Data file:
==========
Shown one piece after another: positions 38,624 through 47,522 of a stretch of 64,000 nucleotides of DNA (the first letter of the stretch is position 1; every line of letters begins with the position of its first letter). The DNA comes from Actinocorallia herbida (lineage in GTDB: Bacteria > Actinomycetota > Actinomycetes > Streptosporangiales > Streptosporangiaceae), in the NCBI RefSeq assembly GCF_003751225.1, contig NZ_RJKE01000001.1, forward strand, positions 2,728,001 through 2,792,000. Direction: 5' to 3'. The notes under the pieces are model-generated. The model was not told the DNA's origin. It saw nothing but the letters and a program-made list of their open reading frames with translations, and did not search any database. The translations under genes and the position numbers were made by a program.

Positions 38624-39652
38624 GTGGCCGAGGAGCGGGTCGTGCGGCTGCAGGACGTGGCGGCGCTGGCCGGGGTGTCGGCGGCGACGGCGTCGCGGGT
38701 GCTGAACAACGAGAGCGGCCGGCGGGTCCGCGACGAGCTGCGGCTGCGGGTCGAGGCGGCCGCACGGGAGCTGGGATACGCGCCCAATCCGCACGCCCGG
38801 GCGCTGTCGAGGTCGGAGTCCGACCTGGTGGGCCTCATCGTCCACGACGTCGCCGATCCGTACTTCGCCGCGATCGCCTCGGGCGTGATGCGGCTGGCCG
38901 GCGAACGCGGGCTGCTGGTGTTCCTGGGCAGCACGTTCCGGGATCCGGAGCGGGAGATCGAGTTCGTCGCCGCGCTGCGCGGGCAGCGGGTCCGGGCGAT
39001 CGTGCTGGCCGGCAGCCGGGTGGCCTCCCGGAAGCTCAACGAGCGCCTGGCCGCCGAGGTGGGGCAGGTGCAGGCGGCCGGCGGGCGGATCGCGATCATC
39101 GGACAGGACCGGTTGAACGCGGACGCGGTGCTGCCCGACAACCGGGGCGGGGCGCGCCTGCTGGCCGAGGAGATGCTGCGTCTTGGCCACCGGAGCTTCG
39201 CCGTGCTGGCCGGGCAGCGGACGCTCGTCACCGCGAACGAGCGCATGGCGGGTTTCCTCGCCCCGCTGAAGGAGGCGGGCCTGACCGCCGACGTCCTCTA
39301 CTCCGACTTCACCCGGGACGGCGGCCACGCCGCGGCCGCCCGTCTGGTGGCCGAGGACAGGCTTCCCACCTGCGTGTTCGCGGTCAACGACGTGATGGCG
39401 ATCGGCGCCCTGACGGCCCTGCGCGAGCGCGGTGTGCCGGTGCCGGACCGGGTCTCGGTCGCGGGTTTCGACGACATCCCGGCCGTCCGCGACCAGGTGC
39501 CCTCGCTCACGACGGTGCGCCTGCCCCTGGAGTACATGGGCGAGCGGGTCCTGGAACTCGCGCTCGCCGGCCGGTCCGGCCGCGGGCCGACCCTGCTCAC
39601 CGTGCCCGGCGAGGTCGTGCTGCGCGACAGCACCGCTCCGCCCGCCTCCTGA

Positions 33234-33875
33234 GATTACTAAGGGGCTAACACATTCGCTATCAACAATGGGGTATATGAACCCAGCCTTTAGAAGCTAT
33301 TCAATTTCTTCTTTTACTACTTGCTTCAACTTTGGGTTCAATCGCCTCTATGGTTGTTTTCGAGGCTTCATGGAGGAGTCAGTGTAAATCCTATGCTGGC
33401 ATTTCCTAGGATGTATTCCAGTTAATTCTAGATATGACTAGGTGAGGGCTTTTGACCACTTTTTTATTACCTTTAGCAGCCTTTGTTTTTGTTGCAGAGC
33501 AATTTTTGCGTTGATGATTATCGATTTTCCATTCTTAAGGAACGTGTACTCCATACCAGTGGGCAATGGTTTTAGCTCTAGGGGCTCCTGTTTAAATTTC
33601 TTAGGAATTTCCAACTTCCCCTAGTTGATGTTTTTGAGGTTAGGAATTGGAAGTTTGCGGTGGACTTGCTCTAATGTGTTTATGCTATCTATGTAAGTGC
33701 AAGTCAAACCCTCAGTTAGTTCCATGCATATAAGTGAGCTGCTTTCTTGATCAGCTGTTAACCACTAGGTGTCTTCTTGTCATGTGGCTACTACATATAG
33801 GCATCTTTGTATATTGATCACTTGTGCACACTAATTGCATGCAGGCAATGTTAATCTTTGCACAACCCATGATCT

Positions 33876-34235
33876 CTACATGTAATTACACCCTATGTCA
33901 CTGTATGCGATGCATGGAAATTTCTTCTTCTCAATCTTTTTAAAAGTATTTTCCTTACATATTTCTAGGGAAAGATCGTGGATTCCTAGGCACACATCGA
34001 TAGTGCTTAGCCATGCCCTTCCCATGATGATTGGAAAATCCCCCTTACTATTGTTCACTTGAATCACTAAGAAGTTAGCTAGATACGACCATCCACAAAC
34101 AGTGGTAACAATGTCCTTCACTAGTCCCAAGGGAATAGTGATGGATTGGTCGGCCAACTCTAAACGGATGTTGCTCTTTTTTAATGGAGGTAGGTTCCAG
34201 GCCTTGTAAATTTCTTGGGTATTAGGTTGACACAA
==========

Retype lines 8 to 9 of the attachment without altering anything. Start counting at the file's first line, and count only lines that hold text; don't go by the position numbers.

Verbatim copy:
39101 GGACAGGACCGGTTGAACGCGGACGCGGTGCTGCCCGACAACCGGGGCGGGGCGCGCCTGCTGGCCGAGGAGATGCTGCGTCTTGGCCACCGGAGCTTCG
39201 CCGTGCTGGCCGGGCAGCGGACGCTCGTCACCGCGAACGAGCGCATGGCGGGTTTCCTCGCCCCGCTGAAGGAGGCGGGCCTGACCGCCGACGTCCTCTA